Continue reading Ansible for Network automation – Part 1

Network device configuration using templates with Jinja2 and YAML

This blog is part of my series on Devops for Networking. Typically, Network device configurations for CLI based systems are stored as text files and when its necessary to change parameters like gateway address, vlan, ntp server etc, the script is manually edited and then reapplied to the device. This process is manual and prone to errors. In this blog, I will cover how to automate generation of configuration scripts using Jinja2 and YAML. I will also provide an sample application that I created. For more details, please refer to the references section below.

Tools overview:

Jinja2:

Jinja2 is a Python library for creating configuration based on templates. Jinja2 defines a templating language with which templates are created. The templates can be as simple as a hostname variable that needs to be updated or it can be an array of vlans that needs to be populated. Jinja2 also provides complex templates to cover different scenarios. Following is a very simple example of a template which says ntp_server is a variable that needs to be updated dynamically. We will see later how we can feed in the dynamic values to update.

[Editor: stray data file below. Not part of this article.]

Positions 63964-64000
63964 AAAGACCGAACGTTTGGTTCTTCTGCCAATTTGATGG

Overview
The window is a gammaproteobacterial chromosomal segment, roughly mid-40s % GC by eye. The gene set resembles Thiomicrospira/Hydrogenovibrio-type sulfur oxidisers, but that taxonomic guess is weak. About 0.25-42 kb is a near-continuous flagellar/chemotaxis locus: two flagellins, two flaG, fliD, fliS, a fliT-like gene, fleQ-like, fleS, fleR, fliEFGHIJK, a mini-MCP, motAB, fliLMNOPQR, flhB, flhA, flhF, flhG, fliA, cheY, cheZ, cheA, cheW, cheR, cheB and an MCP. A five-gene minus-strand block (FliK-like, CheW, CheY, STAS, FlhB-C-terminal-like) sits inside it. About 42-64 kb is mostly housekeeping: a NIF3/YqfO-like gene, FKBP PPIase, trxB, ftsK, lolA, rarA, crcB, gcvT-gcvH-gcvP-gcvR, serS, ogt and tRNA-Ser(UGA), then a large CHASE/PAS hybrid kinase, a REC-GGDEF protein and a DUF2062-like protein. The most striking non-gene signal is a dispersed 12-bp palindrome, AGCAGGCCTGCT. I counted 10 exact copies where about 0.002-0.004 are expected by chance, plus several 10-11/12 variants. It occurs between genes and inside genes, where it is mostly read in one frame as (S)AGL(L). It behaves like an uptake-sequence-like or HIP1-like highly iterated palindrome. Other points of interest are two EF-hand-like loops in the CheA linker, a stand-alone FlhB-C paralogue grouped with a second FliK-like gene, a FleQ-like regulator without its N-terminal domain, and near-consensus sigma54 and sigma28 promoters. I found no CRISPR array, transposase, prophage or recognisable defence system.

ntp server {{ ntp_server }}

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Cisco device configuration using OnePK

This blog is part of my series on Devops for Networking. onePK is Cisco’s attempt to expose a standard set of APIs to configure and monitor across multiple different Cisco devices. Orchestration and automation applications can use these standard APIs to talk to Cisco devices. In this blog, I will cover a brief overview of onePK and how to get started with onePK to write applications on top of it.

OnePK overview:

Following block diagram from Cisco gives different blocks involved in onePK.

devops6